Blockchain Seemingly Compromises Data Privacy

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Blockchain technology is continually acquiring use cases in many sectors of the global economy. However, analysts believe that although the transparency associated with the technology helps enhance various processes, it also appears to compromise data privacy and sometimes security.

A partner at the digital forensics and investigations group of Grant Thornton, Vijay Rathour, while speaking about data security and blockchain technology compared blockchain to bank vaults that are made of glass:

“They’re very secure. They’re one-way vaults — i.e., you can put precious things in them but not take it out. The world can see the contents.”

Nevertheless, Rathour said that all of these qualities do not prevent bank vaults from holding stolen assets or blood money. Therefore, the effectiveness of the vaults does not mean that whatever is inside them is also good. Instead, it means that the vaults are just impenetrable to store anything irrespective of its origin. Rathour explained:

“Is it [data stored on blockchain] suitably anonymized? Would I want my passport visible to the world in a glass bank vault for the world to see? No. But I would probably enjoy the benefits of an encrypted version of my passport being held on the ‘cloud’ securely in this blockchain.”

Blockchain is concurrently ‘good and bad’

Blockchain technology has many in-built benefits that are known to make it an ideal match when it comes to the issues of privacy. Moreover, it offers useful data protection features that enable it to comply with the General Data Protection Regulation (GDPR). However, other aspects make this technology inapplicable.

Even though immutability is excellent for data privacy, several hiccups exist. First, immutability comes severely into conflict with information storage laws. Secondly, any errors or inaccuracies that are input on a blockchain can never be corrected. In that context, the chairman of the Cybersecurity Platform of the Austrian Government, Thomas Stubbings, said:

“Indeed, the key feature of a blockchain is protecting the integrity of data by rendering it immutable. However, exactly that feature can become a problem if the data is not required, wanted or correct anymore. It is virtually impossible to remove it. This creates a new sort of privacy problem.”

The co-founder and chief strategy officer of Chainalysis, Jonathan Levin, recently said that full transparency is not entirely beneficial since blockchain technology can also be used to track individuals and link a lot of personal information to them. Levin explained that the two extremes of full anonymity and complete transparency are sometimes bad.

Complete anonymity, on the one hand, opens the door to illicit activity while, on the other hand, full transparency means that there is no privacy at all.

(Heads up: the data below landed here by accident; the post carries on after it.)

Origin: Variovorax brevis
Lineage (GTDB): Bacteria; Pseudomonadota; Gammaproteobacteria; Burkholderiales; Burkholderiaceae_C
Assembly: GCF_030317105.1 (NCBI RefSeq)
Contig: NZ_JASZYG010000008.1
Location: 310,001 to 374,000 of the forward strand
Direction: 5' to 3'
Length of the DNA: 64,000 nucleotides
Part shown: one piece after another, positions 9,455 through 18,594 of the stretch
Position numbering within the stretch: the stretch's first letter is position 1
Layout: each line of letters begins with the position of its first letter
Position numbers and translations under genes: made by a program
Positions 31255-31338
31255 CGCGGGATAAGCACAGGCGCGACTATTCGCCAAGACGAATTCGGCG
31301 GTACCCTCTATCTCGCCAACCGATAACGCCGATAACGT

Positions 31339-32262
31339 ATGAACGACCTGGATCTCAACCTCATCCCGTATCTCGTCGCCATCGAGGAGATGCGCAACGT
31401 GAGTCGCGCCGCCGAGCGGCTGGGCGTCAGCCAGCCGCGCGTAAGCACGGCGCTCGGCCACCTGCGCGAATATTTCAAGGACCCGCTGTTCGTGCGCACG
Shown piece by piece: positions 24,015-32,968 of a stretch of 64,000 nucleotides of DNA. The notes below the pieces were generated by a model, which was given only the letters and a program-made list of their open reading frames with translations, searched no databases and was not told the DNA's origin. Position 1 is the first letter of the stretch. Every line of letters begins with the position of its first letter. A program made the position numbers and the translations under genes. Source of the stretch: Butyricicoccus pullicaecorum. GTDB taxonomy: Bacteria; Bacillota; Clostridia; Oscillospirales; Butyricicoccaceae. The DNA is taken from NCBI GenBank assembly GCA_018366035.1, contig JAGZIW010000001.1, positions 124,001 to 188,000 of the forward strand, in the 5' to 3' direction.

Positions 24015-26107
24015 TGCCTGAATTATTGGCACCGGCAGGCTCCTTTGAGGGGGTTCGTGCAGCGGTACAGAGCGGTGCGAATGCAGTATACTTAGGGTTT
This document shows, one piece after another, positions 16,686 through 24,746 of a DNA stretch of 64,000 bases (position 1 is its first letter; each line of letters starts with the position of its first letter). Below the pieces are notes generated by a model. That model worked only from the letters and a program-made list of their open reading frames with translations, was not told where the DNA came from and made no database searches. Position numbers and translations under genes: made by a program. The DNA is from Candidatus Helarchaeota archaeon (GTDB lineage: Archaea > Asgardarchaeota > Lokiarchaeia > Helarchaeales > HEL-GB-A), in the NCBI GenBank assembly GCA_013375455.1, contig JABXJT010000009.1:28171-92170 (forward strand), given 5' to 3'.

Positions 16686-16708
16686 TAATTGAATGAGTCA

Data Leaks

An expert in compliance and an attachment instructor at the New York University School of Professional Services, Teemu Alexander Puutio, explained that there are multiple ways through which data can leak from the cryptographically secured ledgers. He said that Bitcoin is pseudonymous, which makes its users vulnerable to tracking and identification.

For instance, 95% accuracy of identification and theoretically easy methods of observation were attained through network traffic analysis. Puutio also said:

“Bayesian probabilistic analysis has allowed researchers to identify thousands of accounts in a few months. These worries are further compounded by the fact that data stored on blockchains are typically immutable and fully public — at least to the verifier network.”

Also, just a small segment of blockchain platforms can deliver high levels of data security, according to a survey published in January 2019. Blockchain’s inability to selectively delete information may act as a double-edged sword.

Its negative aspect relates to the fact that a 51% majority of the nodes are necessary for data editing to take place. Hence, it greatly complicates the use of Article 17 of the GDRP provisions that give the ‘right to be forgotten.’

One analyst also said that there is a new threat known as ‘blockchain poisoning’ that inserts personally identifiable information that cannot be erased, eventually rendering blockchains incompliant with the GDPR. In the worst-case scenario, the blockchain becomes unusable. This challenge is entirely new, and even the European Union experts are yet to know how to deal with it because nobody owns public blockchains.

Such challenges may hamper the evolvement of a growing blockchain technology space. Eventually, data consistency appears to be the major barrier that must be fully overcome for blockchain technology to become an ideal solution from the GDRP point of view.

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